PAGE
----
As originally enacted as part of the 2009 stimulus package, the COBRA subsidy provided up to nine months of health insurance premium assistance for covered workers who were involuntarily terminated on or before December 31, 2009. Last week, President Obama signed a bill that extends the COBRA subsidy for involuntarily terminated employees in two ways: First, it extends the eligibility period
New Legislation Aims to End Taxation of Domestic Partner Health Benefits
Under the current tax code, employer-provided health care benefits for employees, their spouses and dependent children are exempt from federal income and payroll taxes; however, health care benefits provided to unmarried domestic partners are subject to both payroll tax (for the employee) and to income tax (for the domestic partner beneficiary). But if passed, the proposed Tax Equity for Health…
IRS, DOL Publish New Info on COBRA Subsidy
Today the Department of Labor expanded its FAQs on the COBRA subsidies included in the American Recovery and Reinvestment Act of 2009 (ARRA). Click here to read the DOL’s new COBRA FAQs.
Wondering what the tax implications of the subsidy are, or whether the person asking for the subisidy is truly eligible? Click here to…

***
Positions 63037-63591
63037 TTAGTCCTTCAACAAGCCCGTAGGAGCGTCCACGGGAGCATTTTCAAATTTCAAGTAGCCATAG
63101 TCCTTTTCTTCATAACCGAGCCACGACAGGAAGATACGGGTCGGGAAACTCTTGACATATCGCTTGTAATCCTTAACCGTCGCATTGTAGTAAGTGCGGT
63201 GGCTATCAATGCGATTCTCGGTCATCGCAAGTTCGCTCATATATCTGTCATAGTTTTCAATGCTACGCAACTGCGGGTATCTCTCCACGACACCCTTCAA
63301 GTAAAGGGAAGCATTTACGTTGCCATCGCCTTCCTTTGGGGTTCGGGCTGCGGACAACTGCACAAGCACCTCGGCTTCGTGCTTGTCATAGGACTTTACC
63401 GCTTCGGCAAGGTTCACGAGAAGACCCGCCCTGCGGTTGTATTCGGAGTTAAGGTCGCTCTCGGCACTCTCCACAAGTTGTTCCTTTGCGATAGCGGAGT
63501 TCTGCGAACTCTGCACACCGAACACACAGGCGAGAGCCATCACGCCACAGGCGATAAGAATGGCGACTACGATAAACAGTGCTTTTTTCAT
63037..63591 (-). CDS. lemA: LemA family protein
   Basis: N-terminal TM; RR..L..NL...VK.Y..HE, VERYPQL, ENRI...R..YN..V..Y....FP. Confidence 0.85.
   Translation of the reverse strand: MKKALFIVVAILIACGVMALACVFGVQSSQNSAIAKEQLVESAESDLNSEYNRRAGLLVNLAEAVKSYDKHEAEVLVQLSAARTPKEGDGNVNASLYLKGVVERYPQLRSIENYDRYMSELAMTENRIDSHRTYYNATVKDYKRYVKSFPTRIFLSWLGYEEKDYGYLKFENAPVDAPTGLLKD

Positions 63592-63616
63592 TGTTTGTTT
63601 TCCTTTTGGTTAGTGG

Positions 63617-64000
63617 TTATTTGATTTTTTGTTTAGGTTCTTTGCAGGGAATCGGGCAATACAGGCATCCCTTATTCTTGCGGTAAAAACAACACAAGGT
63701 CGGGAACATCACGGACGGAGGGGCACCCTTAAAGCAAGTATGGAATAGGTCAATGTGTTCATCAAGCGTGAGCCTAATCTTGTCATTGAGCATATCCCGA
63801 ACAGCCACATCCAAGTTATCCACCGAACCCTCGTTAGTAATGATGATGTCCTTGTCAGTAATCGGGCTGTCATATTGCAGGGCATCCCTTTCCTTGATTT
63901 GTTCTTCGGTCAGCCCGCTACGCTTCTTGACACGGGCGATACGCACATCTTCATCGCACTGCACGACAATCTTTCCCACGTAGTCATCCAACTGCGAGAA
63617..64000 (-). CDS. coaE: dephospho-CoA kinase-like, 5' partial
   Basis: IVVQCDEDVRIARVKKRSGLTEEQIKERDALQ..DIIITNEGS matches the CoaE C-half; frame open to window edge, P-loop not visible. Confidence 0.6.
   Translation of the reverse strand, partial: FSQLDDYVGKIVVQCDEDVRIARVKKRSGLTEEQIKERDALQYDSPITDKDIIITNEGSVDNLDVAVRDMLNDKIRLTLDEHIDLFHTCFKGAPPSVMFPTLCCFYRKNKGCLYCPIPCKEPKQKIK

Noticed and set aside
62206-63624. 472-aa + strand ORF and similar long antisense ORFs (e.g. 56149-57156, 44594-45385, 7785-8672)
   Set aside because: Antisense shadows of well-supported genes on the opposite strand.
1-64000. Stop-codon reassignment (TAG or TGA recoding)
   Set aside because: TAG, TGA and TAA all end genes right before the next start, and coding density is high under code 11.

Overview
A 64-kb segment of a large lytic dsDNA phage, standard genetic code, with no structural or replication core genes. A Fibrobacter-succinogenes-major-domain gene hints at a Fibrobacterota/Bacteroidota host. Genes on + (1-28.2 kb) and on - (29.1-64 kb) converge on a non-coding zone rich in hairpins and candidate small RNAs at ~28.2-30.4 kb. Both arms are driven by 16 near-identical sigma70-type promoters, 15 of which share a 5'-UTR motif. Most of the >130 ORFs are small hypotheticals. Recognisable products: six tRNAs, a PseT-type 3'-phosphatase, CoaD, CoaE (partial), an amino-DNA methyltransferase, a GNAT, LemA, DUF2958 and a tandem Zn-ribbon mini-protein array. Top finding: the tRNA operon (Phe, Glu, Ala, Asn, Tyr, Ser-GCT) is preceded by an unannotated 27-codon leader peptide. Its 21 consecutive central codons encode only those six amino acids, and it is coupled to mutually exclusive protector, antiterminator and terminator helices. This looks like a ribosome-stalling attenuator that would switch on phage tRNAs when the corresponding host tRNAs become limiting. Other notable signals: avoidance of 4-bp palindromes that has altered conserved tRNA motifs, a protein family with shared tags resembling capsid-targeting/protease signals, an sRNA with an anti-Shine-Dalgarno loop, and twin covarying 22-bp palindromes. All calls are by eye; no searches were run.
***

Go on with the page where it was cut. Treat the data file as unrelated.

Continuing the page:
Stimulus Package Includes COBRA Subsidies
Among the provisions of the new stimulus package signed by President Obama are subsides for unemployed workers continuing their health care benefits through the Consolidated Omnibus Budget Reconciliation Act (COBRA). The key points of the package are:
- Who is eligible? Employees who have been involuntarily terminated between September 1, 2008 and December 31, 2009
Congress Passes Bills Requiring Health Plans to Cover Mental Illness
Yesterday, the U.S. House of Representatives and the U.S. Senate both passed laws that will require employee health plans to offer the same benefits for mental illness as they do for other medical conditions.
The House approved H.R. 6983 by a 376-47 vote, and the Senate passed another version, H.R. 6049 (a tax and energy bill…